Garlic Soup
from the kitchen of girlichef (adapted from Chez Panisse Menu Cookbook)
yield: ~1½ qt.

3 large heads GARLIC
~1 c. olive oil
2 sprigs thyme
1½ qts. hot chicken stock
sea salt
freshly ground black pepper
ground cayenne pepper
~½ loaf Cheddar Serrano Bread (or any thick, crusty bread), cut into large cubes
freshly grated Parmesan cheese

Peel the garlic, leaving cloves whole.  Place in small pot and cover with olive oil.  Heat over very low flame until the garlic is very tender, adding the thyme sprigs after 10 minutes.  The whole process will take ~20 minutes.  Strain the garlic, saving the oil.  Put garlic in a large pot with the hot stock and simmer over low heat for 15-20 minutes.  Strain the soup through a sieve.  You can discard the garlic cloves at this point...but me, in ongoing pursuit to ward off vampires, I like to just push the smooshy garlic right through the sieve back into the soup.  This is not for the faint of's serious, garlicky goodness in a bowl.  Season the soup with salt, pepper and a good pinch of cayenne pepper.

While the soup is cooking, brush some of the reserved garlic oil on the cubes of bread, place them on a lined sheet tray, and bake them in a 375°F oven for ~15 minutes, or until golden and very crunchy.  If you like, rub them with a bit of the smooshed garlic, if you didn't add it back to the soup.

When you're ready to serve the soup, add as many croutons as you'd like to your bowl...I like a lot...and then grate some fresh parmesan over the croutons.
Ladle the hot soup over the cheese and croutons and eat immediately.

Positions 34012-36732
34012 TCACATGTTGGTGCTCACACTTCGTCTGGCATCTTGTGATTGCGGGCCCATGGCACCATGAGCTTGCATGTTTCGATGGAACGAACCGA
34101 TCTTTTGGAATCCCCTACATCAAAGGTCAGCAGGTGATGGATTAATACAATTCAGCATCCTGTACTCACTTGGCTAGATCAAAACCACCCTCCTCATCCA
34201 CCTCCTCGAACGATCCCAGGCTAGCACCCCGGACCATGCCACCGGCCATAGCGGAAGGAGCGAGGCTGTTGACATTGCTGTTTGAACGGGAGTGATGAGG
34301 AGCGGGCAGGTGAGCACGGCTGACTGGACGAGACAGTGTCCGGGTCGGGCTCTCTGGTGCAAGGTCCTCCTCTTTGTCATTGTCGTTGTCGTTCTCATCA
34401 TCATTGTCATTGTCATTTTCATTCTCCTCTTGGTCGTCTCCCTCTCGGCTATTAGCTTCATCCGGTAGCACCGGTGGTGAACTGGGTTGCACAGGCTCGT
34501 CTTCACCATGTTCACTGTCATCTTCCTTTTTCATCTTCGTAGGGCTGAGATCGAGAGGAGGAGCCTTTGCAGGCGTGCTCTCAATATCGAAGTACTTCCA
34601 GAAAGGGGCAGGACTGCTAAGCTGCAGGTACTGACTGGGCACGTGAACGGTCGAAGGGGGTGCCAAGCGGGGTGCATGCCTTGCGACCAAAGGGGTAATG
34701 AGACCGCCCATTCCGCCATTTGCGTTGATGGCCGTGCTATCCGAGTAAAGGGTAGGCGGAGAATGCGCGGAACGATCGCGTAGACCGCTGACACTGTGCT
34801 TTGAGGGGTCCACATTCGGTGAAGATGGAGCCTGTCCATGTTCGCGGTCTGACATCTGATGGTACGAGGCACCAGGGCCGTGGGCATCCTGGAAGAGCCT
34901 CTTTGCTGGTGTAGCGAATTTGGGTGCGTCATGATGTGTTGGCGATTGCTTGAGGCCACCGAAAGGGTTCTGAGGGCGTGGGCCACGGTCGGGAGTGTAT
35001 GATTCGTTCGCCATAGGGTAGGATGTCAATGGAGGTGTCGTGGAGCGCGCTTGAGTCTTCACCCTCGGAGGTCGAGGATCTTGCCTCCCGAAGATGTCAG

I love popping one of the cheesy croutons into my mouth when it is permeated with the garlicky broth.  If you've used a good bread and toasted it until it was very crunchy, the croutons will hold that liquid inside while still staying crusty around the edges...aaaahhhhhhh.  

Vampires can't do that.  Shape shifters on the other hand.  They need lots of food to keep up their energy, feed their high metabolism, and satiate their oh-so-hot hunger!  They run hot, they're gorgeous...sign me up for team-Jacob...oh wait, I'm already a member.

SouperSundays cookbook sundays

Thursday, October 28, 2010

Bars, Barstools, Booze, Bacon, Blanks, Brownies, and Bayless!! (...Mish-Mosh #2: Big B. Little B. What begins with B?)


Home bars.  MY home bar, to be precise.  I'm guilty of neglecting it.  It has dust on the top, boxes (and not boxes filled with liquor) stacked behind it.  There's a bar fridge.  It's unplugged.  I'm far too embarrassed to show you what it looks like behind the don't want to see it.  Half of the front is taken up by board games...which were shoved there when we moved the füsbol table in.  Not that buzzed board games aren't fabulous...I just need to pay it some more attention and get it in good order.  Winter is almost here, afterall! EEEEEK!